Two German papers welcome migrants in Arabic

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Two German newspapers have published a special supplement in Arabic, welcoming refugees and giving them advice on where to go for services.

The top-selling Bild newspaper and Berlin’s BZ, both produced by the same publisher, put out the four-page insert in Wednesday’s editions, headlined “Welcome to Berlin; You have finally reached Berlin, what do you need to do now?”

A map of the capital, labeled in Arabic, points out refugee housing centers, health care clinics, playgrounds, language schools offering free courses and other places of importance.

It also includes a short list of Arabic-German phrases, and details on the regulations for asylum seekers.

Berlin Mayor Michael Mueller’s message greeting the refugees, also in Arabic, says they will find that “the German capital is an open, tolerant and international metropolis.”


Greek authorities say they have completed screening more than 17,000 refugees and migrants stranded in miserable conditions on the island of Lesbos, and most have boarded ferries for the mainland.

A football stadium has been enlisted as a screening center, and police sent more staff and fingerprinting equipment to accelerate the process. Nearly half the migrants reaching Greece in small boats from Turkey arrive on Lesbos, and sleep rough there until they can be registered.

Police said Wednesday the screening center will continue to handle some 3,000-4,000 people who arrive every day.

About 10,000 people left Lesbos this week in ferries for the mainland.


Europe’s top human rights organization is calling on governments to treat migrants and asylum-seekers with the same respect and dignity as Europeans receive.

In a letter Wednesday to all 47 member states, Council of Europe Secretary General Thorbjorn Jagland said it was “self-defeating to mistreat or demean any future members of our societies.”

He notes that collective expulsions are banned, there must be no discrimination on basis of religion or race, and there should be equal access to food, shelter and health care.

Europe has struggled, in part, because front-line nations such as Hungary and Greece have not put enough facilities in place to house a human flow averaging 2,000 to 3,000 a day while the vast majority of people try to push deeper into Europe and seek refuge in Germany.


Norway’s migration agency has turned down an offer from an Oslo mosque to provide shelter for migrants and refugees, saying such housing needs to be religion-neutral.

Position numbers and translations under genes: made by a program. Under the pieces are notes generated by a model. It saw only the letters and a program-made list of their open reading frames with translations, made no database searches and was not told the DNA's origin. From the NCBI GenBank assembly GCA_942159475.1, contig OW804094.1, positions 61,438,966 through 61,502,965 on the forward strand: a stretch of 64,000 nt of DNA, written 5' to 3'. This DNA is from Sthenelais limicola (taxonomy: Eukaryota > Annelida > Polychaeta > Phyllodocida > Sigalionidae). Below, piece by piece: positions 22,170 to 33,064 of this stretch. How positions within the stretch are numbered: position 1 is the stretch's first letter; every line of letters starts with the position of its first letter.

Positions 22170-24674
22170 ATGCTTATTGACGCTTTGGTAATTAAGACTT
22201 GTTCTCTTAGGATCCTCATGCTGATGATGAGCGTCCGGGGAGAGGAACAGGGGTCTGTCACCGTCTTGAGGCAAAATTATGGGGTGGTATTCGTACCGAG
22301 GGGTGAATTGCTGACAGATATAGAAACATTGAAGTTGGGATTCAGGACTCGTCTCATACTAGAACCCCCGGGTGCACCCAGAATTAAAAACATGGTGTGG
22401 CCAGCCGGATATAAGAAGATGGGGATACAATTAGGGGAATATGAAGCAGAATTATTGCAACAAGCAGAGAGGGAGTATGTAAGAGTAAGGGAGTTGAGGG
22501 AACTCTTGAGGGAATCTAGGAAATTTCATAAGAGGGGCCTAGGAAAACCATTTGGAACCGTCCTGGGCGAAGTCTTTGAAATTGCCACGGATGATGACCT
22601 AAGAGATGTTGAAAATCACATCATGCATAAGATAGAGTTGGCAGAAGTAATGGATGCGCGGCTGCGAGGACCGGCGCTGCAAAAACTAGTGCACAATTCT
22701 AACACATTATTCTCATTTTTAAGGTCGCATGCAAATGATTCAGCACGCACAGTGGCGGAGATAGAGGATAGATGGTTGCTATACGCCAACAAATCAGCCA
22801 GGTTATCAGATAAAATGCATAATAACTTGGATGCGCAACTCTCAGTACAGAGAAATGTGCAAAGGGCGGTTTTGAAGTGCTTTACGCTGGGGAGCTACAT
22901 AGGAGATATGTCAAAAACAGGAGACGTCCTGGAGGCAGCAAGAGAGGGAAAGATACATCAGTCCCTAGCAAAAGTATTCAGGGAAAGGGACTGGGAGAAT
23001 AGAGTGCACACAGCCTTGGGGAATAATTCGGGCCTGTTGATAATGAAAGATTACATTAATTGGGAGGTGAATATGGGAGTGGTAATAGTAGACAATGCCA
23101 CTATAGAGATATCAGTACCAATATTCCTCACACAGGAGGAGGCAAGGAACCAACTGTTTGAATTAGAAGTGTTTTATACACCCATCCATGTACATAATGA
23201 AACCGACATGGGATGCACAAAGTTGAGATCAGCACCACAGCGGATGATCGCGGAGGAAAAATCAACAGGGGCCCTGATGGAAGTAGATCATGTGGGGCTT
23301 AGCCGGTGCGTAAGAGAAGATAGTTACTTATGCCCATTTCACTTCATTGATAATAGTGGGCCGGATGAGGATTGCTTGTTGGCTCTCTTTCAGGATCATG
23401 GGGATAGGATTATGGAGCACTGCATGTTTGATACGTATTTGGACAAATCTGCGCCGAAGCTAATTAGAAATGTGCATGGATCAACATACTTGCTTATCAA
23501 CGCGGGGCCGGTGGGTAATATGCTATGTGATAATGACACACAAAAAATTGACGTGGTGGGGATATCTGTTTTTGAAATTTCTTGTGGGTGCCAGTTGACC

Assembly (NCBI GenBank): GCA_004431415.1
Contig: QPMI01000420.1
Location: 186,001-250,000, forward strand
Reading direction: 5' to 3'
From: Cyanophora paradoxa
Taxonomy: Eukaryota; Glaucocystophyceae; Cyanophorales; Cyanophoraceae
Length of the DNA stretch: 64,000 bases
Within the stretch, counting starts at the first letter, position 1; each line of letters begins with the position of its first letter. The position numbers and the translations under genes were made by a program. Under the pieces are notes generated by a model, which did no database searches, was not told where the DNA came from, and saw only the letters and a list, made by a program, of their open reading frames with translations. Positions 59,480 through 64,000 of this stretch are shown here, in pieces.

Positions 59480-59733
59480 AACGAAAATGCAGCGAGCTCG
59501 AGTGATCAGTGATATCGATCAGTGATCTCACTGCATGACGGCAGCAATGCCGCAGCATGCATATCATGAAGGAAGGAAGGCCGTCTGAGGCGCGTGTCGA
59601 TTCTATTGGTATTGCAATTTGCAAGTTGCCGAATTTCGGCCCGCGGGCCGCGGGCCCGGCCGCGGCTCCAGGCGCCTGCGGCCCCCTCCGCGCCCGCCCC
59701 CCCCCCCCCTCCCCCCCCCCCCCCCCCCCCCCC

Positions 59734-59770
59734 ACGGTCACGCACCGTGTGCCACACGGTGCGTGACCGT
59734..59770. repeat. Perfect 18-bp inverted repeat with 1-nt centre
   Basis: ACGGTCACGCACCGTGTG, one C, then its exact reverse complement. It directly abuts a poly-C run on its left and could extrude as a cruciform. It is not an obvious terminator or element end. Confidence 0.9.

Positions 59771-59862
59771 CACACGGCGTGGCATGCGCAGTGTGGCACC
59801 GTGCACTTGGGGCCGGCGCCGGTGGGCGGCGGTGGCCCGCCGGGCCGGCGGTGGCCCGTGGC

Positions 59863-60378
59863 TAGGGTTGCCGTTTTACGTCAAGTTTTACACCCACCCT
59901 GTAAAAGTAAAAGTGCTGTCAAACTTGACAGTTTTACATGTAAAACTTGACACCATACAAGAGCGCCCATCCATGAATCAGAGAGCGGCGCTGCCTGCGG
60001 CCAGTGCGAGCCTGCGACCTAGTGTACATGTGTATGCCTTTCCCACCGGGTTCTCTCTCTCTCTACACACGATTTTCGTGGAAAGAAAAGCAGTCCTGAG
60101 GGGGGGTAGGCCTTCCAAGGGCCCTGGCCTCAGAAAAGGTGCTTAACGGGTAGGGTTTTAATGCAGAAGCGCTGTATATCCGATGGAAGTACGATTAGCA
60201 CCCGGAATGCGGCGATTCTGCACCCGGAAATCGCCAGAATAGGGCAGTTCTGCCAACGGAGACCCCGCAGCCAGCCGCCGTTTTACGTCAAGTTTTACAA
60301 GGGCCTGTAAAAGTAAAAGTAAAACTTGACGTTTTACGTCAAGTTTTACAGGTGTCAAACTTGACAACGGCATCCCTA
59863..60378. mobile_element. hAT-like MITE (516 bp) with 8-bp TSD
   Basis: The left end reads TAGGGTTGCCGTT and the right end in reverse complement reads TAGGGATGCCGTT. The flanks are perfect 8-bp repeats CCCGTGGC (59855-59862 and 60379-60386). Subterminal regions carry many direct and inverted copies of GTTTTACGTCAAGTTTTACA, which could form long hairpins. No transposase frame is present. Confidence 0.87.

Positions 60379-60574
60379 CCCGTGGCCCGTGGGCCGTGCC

The Norwegian Directorate of Immigration is scrambling to find housing for a growing stream of asylum-seekers coming to the wealthy Nordic country.

But agency spokesman John Olav Kroken says the offer from the Islamic Cultural Center, Norway’s first mosque, was turned down because housing migrants in a place of worship would be against the rules.

“It cannot be a mosque or a church,” he said. “I think they were disappointed because they wanted to help.”

The Islamic Cultural Center said it respected the agency’s decision and that it would make its premises and staff available to help should the need arise in the future.

Norway received more than 2,300 asylum-seekers in August, the highest monthly number since the Balkan wars in the 1990s.


German Chancellor Angela Merkel says integrating successful asylum applicants into German society will be a priority and authorities must learn from the past.

Merkel told lawmakers Thursday that a country welcoming many people from other cultures “also must make clear what rules apply here.”

Merkel said the government must learn from the experiences of the 1960s, when West Germany allowed in “guest workers” from Turkey and other nations but paid scant attention to integrating them. She says key steps include ensuring that new arrivals learn German and trying to get them into jobs.

She added: “We must not look away if environments solidify in which integration is rejected or if parallel societies develop — there can be no tolerance there.”


A group of refugees has arrived in France after an overnight bus trip from Germany, the first among around 1,000 that French President Francois Hollande pledged to receive from the neighboring country.

Hollande committed to accepting 24,000 refugees over two years — approximately the amount that Germany took in over just the past weekend.

French television in Champagne-sur-Seine showed the migrants, including families with young children, leaving a bus and entering a Red Cross tent for coffee. French public opinion is split on how to handle the influx of people fleeing war and poverty in the Middle East and Africa.




The head of the European Union’s executive says 22 of the member states should be forced to accept another 120,000 people in need of international protection who have come toward the continent at high risk through Greece, Italy and Hungary.

With the new call to the European Parliament, EU Commission President Jean-Claude Juncker said Wednesday that his additional plan would bring the total for emergency relocation to 160,000.

Recalling the lengthy haggling among member states over the spread of the initial 40,000, Juncker said that this time “this has to be done in a compulsory way.”

Juncker said he wants his plan endorsed by the member states at a special meeting in Brussels on Monday.

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